10 Course 3 9-1 Samples and Surveys Additional Example 1A: Identifying Sampling Methods Identify the sampling method used. In a county survey, Democratic Party members whose names begin with the letter D are chosen. systematic The rule is to survey members whose names begin with D.

11 Course 3 9-1 Samples and Surveys A telephone company randomly chooses customers to survey about its service. random Customers are chosen by chance. Additional Example 1B: Identifying Sampling Methods Identify the sampling method used.

12 Course 3 9-1 Samples and Surveys A high school randomly chooses three classes from each grade and then draws three random names from each class to poll about lunch menus. stratified The three classes are the random subgroups. Names are chosen randomly from within the classes. Additional Example 1C: Identifying Sampling Methods Identify the sampling method used.

13 Course 3 9-1 Samples and Surveys Check It Out: Example 1A Identify the sampling method used. In a county survey, families with 3 or more children are chosen. systematic The rule is to survey families with 3 or more children.

14 Course 3 9-1 Samples and Surveys Check It Out: Example 1A Identify the sampling method used. In a county survey, families with 3 or more children are chosen. systematic The rule is to survey families with 3 or more children.

15 Course 3 9-1 Samples and Surveys Check It Out: Example 1A Identify the sampling method used. In a county survey, families with 3 or more children are chosen. systematic The rule is to survey families with 3 or more children.

16 A biased sample does not fairly represent the population. A study of 50 elk belonging to a breeder could be biased because the breeders elk might be less likely to have Mad Elk Disease than elk in the wild. Course 2 7-8 Populations and Samples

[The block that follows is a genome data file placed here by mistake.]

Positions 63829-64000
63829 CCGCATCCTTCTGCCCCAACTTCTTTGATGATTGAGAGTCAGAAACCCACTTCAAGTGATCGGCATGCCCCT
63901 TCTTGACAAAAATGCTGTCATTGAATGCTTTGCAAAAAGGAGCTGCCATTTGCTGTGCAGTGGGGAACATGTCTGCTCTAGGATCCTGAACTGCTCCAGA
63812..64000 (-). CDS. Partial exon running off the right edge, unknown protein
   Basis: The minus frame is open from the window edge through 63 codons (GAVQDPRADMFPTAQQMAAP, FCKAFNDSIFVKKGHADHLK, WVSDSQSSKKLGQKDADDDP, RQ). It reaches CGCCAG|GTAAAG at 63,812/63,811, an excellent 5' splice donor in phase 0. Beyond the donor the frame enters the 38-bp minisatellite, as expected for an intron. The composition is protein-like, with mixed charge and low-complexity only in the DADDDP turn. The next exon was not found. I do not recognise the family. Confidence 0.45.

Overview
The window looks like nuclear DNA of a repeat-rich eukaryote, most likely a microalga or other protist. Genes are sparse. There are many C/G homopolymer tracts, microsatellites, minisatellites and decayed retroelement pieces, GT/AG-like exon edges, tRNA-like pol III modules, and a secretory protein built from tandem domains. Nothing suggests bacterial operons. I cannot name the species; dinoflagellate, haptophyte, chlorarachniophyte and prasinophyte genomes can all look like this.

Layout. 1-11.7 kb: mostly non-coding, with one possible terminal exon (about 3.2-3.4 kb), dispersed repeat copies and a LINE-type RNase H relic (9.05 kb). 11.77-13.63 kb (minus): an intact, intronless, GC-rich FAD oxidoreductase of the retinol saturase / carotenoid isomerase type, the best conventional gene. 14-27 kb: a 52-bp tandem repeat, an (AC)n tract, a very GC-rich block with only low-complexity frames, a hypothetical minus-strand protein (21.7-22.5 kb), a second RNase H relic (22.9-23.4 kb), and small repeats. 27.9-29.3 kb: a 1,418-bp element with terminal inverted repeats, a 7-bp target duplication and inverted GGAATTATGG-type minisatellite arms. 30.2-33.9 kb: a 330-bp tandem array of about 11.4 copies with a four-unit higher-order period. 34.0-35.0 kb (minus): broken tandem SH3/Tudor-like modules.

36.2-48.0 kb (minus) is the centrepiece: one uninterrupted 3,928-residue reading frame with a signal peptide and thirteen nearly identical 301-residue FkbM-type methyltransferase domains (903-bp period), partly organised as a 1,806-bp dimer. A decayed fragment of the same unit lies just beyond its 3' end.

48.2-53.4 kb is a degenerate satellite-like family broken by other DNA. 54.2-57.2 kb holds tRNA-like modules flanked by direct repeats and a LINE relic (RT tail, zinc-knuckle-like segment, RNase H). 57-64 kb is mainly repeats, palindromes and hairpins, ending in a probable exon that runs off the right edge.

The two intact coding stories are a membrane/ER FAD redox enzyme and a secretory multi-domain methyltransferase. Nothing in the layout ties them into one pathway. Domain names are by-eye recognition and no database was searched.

17 Determine whether each sample may be biased. Explain. Additional Example 2: Identifying Potentially Biased Samples A. The mayor surveys 100 supporters at a rally about the most important issues to be addressed by the city council. Course 2 7-8 Populations and Samples The sample is biased. The supporters may have different ideas than those not at the rally. B. The principal sends out questionnaires to all of the students to find out what kind of music students prefer at dances. The sample is random. The students all have a chance to respond.

18 Determine whether each sample may be biased. Explain. Check It Out: Example 2 Course 2 7-8 Populations and Samples A. The owner of a record shop surveys only customers over the age of 18 who shop at his store. This is not random. Customers under the age of 18 do not have a chance of being chosen. B. The teacher writes the name of each student on a piece of paper and questions the students whose names are drawn. This sampling method is random. Each student has an equal chance of being chosen.

19 Course 3 Samples and Surveys People attending a baseball game were asked if they support the construction of a new stadium in the city. City residents People attending a game People that attend a baseball game are more likely to support the construction of a new stadium. Check It Out: Example 2C Identify the population and the sample. Give a reason why the sample could be biased. PopulationSamplePossible Bias